Late last week LeBron James announced he's bringing his talents back to the shores of Lake Erie. In a letter published on Sports Illustrated he wrote; "who am I to hold a grudge?" It seems Cleveland fans feel the same way, already flocking the streets of downtown holding signs declaring the King's return and buying tees that say "Forgiven." What does LeBron's decision to return mean for Northeast Ohio?
The bluest city in Ohio rolls out the red carpet. Friday morning on The Sound of Ideas we'll look at the impact of securing the Republican national convention in 2016. Is Ohio still struggling to find the jobs it lost when the recession hit? The argument turns political--we'll look at the numbers, instead of the accusations. And what do you do when competing rallies both book time on Public Square? Join us for the reporters' roundtable getting underway at 9:00 on 90.3.
For the first time since the late 1940s, Baby Boomers are not the biggest generation. Millennials have stolen that crown. The shift happened somewhere near 2012, so it’s no coincidence that 2012 was the first year since 1976 that Baby Boomer voters picked the losing candidate in a presidential election. Boomers and Millennials differ in many ways, and those differences are changing America.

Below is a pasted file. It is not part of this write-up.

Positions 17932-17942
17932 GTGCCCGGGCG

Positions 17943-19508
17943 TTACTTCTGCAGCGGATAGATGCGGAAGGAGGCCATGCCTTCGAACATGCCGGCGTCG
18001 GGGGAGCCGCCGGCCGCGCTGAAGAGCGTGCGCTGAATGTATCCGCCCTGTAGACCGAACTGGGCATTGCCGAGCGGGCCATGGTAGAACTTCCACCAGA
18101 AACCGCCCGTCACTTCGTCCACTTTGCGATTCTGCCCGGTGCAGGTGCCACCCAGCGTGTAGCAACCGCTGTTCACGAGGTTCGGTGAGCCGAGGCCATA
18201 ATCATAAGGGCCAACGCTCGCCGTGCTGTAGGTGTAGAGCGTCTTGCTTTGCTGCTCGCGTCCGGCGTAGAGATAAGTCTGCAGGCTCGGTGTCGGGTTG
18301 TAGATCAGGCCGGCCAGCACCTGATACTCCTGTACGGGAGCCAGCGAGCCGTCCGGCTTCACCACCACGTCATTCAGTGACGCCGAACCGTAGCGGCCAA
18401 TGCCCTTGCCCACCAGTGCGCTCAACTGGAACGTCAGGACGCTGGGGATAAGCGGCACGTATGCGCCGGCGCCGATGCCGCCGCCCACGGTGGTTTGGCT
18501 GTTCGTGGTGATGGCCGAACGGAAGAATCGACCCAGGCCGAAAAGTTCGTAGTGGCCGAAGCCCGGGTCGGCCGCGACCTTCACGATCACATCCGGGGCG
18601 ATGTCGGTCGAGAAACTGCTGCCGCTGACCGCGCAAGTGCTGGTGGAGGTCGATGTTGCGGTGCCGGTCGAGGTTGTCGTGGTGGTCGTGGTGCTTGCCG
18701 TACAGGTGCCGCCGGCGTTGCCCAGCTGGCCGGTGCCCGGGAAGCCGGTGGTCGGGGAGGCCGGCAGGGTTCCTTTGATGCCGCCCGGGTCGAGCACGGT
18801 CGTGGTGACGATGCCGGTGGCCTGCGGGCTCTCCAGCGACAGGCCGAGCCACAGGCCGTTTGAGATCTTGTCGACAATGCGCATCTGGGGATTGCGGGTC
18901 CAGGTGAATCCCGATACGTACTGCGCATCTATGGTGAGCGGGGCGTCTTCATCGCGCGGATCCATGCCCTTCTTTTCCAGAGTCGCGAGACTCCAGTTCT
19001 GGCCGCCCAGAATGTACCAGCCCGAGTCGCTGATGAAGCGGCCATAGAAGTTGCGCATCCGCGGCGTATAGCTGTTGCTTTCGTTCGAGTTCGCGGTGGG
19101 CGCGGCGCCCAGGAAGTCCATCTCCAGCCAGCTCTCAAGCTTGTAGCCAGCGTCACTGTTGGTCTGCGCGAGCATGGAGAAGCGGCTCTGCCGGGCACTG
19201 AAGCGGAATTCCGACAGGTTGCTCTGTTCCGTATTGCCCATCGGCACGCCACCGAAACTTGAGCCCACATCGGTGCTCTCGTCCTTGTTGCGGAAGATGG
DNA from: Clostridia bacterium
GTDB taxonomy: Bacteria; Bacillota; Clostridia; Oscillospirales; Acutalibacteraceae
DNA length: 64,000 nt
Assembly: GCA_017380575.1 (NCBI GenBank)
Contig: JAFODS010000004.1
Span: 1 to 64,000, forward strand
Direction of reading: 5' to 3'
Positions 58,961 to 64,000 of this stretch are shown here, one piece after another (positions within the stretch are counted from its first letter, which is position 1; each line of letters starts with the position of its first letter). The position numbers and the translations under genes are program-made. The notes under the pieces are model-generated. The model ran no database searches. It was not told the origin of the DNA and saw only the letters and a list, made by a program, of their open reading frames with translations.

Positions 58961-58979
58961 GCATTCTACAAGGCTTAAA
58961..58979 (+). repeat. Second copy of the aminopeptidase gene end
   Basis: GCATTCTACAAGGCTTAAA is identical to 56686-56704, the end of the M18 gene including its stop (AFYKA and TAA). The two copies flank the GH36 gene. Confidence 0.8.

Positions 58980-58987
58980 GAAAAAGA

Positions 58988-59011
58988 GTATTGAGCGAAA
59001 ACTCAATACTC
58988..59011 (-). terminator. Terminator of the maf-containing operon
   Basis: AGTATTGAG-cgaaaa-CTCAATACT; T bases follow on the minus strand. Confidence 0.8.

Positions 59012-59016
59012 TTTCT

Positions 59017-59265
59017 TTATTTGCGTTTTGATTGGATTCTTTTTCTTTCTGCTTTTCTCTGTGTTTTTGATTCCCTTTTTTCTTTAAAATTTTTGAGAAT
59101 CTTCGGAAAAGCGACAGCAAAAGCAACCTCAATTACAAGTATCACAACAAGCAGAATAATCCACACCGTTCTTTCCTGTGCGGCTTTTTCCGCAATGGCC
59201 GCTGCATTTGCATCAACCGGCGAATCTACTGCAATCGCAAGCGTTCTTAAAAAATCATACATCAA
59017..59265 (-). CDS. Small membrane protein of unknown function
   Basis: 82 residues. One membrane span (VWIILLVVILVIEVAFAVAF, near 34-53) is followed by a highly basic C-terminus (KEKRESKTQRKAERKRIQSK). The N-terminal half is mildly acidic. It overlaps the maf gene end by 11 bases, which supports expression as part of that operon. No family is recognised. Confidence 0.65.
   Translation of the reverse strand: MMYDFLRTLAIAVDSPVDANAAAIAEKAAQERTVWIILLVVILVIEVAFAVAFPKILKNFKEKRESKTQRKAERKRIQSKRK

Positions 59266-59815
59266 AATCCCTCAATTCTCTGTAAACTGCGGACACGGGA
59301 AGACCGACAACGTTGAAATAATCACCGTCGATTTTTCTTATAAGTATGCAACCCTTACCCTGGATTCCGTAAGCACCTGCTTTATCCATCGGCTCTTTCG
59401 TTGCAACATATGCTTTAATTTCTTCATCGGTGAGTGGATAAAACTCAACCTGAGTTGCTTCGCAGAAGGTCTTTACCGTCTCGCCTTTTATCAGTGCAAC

The Republican National Committee has announced what some consider an unconventional choice for its 2016 presidential nominating convention: Cleveland. How, exactly, did Cleveland beat out Cincinnati, Columbus, Denver, Kansas City, Las Vegas, Phoenix and, finally, Dallas? We'll find out Wednesday morning at 9:00 on The Sound of Ideas. We'll also look at logistics, local costs and the benefits and potential hassles, too, that the convention might bring. Join host Mike McIntyre.
Affirmative action based on race is widely used for college admissions. But Georgetown University law professor Sheryll Cashin argues that perhaps that's an outdated model, and suggests that instead, affirmative action should be based on geographic location. That's her argument in her new book, "Place not Race." But not everyone agrees race based affirmative action is outdated, and some say it's still very much necessary.
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